Life is short, and I believe it’s important to do and accomplish the things that make us happy while we can enjoy it as much as possible, healthily and with full wits. Is this philosophy at odds with the idea of frugality? A reader recently wrote in with this question for other Consumerism Commentary readers: Are you missing out? Here’s John N.’s email:
I buy into the importance of not living beyond our means. And there’s a great deal of comfort and satisfaction to be had in having money in the bank so that we’re not devastated by the next misfortune.
But, when it comes to living frugally, do you feel you’re missing out by forgoing the sports car, fine dining, and exotic vacation? If so, how do you make a place for those things in a frugal lifestyle?
Robert Kiyosaki’s (author of Rich Dad, Poor Dad) answer is to wait until you’ve saved the cash and then go forth and spend. But some of us, depending on predisposition and earning power, may grow old or die before that happens. Are there compromises? Can you make them and remain financially secure?
I say absolutely. Frugality is not my strong suit, but I believe it’s important to strike a balance. I try to do what I can now to secure a comfortable retirement so I can stop trading my time for money — working to earn a living — and to make relatively smart financial decisions throughout my waking life. At the same time, I strive to enjoy the time I have today that’s not spent typing at a computer in an office or in my living room.
Frugality and making the most of the present are not mutually exclusive. First, not everyone needs to spend on a sports car, fine dining, and exotic vacations to feel they are making the most of their life. Simple pleasures can often be the most satisfying. That’s not for everyone for a variety of reasons.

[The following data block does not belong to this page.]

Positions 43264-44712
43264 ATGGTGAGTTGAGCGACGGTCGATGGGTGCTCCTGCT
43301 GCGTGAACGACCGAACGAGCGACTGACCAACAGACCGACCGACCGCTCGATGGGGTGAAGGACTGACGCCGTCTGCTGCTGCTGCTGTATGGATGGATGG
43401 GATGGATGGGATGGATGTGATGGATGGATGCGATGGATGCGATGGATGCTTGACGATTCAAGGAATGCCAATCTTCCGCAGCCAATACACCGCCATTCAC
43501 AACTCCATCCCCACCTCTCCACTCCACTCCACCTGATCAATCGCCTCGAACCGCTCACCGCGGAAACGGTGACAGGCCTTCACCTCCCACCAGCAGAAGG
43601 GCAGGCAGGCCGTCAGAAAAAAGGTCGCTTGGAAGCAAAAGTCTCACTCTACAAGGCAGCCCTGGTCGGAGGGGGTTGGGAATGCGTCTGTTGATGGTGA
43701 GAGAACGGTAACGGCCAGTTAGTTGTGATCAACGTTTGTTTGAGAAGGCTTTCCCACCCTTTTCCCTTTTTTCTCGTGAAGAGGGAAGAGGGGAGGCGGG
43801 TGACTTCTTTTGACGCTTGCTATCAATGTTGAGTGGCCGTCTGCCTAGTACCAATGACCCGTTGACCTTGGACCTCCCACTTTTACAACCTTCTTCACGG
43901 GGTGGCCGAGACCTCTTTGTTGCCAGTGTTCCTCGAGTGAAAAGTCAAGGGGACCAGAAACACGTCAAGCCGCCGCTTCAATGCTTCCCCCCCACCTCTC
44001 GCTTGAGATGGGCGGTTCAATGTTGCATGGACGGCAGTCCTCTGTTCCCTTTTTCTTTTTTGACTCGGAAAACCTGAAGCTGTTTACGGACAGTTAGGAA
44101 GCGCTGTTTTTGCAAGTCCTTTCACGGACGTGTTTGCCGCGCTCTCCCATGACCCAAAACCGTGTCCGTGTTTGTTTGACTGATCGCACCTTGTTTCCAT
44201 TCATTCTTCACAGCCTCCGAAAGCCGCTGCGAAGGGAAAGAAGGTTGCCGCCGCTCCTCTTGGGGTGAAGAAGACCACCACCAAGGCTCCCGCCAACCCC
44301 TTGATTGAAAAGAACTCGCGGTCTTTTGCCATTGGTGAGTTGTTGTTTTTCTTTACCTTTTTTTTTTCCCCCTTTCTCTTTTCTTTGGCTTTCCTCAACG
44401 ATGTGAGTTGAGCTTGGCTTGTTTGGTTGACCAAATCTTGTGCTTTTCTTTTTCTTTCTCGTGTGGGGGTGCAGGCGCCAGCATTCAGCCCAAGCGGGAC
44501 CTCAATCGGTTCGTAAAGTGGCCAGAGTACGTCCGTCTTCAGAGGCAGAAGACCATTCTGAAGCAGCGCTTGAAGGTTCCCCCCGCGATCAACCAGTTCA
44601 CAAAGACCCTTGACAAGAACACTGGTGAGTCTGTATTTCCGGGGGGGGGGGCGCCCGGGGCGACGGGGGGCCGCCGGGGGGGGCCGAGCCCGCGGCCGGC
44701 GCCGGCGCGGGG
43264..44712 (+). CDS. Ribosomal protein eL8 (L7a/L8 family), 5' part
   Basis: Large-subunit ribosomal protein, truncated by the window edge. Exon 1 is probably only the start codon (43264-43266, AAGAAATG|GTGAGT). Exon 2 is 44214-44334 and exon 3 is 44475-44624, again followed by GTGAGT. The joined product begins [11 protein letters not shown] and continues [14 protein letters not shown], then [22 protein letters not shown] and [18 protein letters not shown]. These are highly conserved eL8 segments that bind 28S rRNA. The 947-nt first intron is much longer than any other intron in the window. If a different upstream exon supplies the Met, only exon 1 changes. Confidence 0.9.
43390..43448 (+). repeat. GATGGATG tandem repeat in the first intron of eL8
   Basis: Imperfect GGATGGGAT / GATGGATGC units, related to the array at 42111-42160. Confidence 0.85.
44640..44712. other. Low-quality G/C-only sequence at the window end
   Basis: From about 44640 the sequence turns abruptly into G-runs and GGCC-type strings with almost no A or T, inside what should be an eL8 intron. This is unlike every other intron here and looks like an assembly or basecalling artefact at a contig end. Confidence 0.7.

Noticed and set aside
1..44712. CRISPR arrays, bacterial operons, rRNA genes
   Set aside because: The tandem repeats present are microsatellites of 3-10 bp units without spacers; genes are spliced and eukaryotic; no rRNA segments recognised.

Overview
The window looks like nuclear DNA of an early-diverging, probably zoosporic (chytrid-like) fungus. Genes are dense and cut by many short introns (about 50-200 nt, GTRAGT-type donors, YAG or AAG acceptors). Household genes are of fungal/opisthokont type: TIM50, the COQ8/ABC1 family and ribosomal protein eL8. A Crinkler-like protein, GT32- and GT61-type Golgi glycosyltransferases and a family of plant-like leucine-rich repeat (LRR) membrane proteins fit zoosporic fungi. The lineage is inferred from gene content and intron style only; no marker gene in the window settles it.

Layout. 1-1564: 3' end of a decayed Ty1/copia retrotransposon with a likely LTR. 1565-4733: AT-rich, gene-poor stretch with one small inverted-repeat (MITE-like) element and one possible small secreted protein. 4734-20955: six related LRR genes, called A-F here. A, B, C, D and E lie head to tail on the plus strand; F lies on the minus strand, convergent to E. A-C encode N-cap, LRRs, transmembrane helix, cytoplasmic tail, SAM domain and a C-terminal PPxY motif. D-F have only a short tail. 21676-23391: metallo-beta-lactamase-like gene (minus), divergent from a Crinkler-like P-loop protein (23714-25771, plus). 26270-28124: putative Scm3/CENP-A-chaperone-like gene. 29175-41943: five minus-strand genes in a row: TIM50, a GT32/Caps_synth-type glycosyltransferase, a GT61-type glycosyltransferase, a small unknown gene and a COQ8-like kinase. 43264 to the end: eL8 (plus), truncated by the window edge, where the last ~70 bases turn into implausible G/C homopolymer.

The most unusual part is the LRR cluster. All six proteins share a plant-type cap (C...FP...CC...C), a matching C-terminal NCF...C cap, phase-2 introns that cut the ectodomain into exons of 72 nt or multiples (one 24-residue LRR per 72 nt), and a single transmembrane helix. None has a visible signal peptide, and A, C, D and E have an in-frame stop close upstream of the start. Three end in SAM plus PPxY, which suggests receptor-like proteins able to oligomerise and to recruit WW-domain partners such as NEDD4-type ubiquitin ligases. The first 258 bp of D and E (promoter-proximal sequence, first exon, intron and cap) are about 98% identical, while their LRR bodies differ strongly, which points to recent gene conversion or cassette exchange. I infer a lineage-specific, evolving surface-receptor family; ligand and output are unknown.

So, you want a buy a sports car because that would make you happy. That doesn’t make you a bad person, and it doesn’t mean that you can’t be frugal at the same time. No, a sports car is not the most economical decision, but for people with the means, financial decisions can be weighed against other, somewhat more nebulous aspects, like the thrill of driving (known popularly as fahrvergnügen).
Whether fahrvergnügen exists as a reflection of a true feeling or only as a feeling created by a marketing term is an entirely different discussion.
To the point of John’s question, what if you don’t have the means to afford the thrill today? There are three options. The first option is to go into debt or forgo saving for the future. Obviously that’s not recommended and could lead to problems down the road. However, everyone is different, so if one understands the cost and risk of debt then one should be free to make that decision.
The second option is to wait as long as possible, but what if you never have the money to experience a safari in the Serengeti? What if by the time you could afford it, you won’t have the capacity to enjoy the trip? Life is for those who don’t wait.
The third option is to realign your expectations with the reality of your financial situation. This option is the hardest but the most rewarding. I’m not saying a trip to Six Flags Great Adventure & Wild Safari is a worthy alternative to the Serengeti, but there may be other experiences that induce a comparable level of happiness and satisfaction.
What do you think? Does a frugal philosophy necessitate missing out on life and how can one compromise?
Photo: Stig Nygaard
Updated September 8, 2011 and originally published April 10, 2008. If you enjoyed this article, subscribe to the RSS feed or receive daily emails. Follow @ConsumerismComm on Twitter and visit our Facebook page for more updates.